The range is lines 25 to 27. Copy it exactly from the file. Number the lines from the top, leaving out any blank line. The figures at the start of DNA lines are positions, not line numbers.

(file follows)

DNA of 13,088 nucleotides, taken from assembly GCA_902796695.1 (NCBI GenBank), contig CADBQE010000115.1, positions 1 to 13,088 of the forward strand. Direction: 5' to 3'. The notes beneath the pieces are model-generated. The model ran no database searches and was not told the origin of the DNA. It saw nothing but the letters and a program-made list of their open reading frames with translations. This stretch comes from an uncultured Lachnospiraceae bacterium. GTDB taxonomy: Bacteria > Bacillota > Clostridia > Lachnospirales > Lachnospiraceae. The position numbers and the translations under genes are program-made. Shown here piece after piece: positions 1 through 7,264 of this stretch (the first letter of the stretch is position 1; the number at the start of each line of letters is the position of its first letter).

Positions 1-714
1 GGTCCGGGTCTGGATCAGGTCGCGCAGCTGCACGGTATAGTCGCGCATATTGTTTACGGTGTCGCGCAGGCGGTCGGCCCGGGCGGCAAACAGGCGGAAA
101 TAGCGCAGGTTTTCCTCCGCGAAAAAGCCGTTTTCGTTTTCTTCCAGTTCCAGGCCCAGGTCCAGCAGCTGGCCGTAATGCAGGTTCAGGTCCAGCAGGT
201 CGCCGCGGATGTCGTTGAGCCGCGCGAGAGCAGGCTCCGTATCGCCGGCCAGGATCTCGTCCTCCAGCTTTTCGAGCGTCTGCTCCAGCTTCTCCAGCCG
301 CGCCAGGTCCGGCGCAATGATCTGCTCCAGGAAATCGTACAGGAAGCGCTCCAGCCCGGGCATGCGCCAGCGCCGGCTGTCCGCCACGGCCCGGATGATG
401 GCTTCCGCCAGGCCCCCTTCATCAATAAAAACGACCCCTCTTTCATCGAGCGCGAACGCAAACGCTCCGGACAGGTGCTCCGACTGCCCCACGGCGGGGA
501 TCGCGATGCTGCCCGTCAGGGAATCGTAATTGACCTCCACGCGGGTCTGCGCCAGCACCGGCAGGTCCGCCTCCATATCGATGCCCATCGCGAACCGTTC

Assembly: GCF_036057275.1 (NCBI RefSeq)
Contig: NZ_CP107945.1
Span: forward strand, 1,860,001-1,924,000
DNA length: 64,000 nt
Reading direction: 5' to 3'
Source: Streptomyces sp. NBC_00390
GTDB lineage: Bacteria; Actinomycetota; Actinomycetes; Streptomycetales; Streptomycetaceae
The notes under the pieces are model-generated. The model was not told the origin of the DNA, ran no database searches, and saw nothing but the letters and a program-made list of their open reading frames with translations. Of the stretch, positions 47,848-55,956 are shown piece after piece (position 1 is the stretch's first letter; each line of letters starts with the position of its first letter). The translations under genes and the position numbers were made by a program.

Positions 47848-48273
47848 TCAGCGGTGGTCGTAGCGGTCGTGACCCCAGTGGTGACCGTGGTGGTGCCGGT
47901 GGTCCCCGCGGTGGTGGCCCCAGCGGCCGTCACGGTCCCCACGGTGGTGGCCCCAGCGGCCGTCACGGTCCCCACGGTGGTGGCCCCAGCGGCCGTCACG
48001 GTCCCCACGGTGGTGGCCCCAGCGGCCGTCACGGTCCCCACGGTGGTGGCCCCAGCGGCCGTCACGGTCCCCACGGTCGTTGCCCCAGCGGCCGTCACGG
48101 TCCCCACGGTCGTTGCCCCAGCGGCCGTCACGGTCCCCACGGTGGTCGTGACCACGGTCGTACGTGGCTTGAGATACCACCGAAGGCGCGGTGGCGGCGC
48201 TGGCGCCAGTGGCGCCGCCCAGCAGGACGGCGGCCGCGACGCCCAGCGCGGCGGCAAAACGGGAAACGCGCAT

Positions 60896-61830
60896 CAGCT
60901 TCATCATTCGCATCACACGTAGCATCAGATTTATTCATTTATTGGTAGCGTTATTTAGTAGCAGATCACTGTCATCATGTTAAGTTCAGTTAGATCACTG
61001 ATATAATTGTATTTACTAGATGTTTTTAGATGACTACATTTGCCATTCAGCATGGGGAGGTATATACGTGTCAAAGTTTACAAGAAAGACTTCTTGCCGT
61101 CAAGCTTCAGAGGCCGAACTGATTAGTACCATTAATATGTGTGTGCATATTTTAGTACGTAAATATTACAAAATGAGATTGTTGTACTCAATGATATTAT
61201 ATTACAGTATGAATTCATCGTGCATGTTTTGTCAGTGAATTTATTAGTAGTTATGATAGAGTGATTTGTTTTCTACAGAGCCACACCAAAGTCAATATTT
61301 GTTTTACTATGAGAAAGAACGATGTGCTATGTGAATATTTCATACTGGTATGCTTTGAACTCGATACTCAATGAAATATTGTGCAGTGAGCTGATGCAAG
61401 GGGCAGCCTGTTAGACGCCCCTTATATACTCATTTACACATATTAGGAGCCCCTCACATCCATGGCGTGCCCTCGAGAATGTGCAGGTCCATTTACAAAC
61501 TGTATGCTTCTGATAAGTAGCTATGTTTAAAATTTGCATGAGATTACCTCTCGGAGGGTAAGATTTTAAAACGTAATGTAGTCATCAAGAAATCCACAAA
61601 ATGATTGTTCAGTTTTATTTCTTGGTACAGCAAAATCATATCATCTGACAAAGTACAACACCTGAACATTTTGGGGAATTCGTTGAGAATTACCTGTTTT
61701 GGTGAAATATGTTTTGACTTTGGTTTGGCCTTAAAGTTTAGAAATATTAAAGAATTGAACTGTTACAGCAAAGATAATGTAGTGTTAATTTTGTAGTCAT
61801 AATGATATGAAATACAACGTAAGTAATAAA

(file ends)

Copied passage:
60901 TCATCATTCGCATCACACGTAGCATCAGATTTATTCATTTATTGGTAGCGTTATTTAGTAGCAGATCACTGTCATCATGTTAAGTTCAGTTAGATCACTG
61001 ATATAATTGTATTTACTAGATGTTTTTAGATGACTACATTTGCCATTCAGCATGGGGAGGTATATACGTGTCAAAGTTTACAAGAAAGACTTCTTGCCGT
61101 CAAGCTTCAGAGGCCGAACTGATTAGTACCATTAATATGTGTGTGCATATTTTAGTACGTAAATATTACAAAATGAGATTGTTGTACTCAATGATATTAT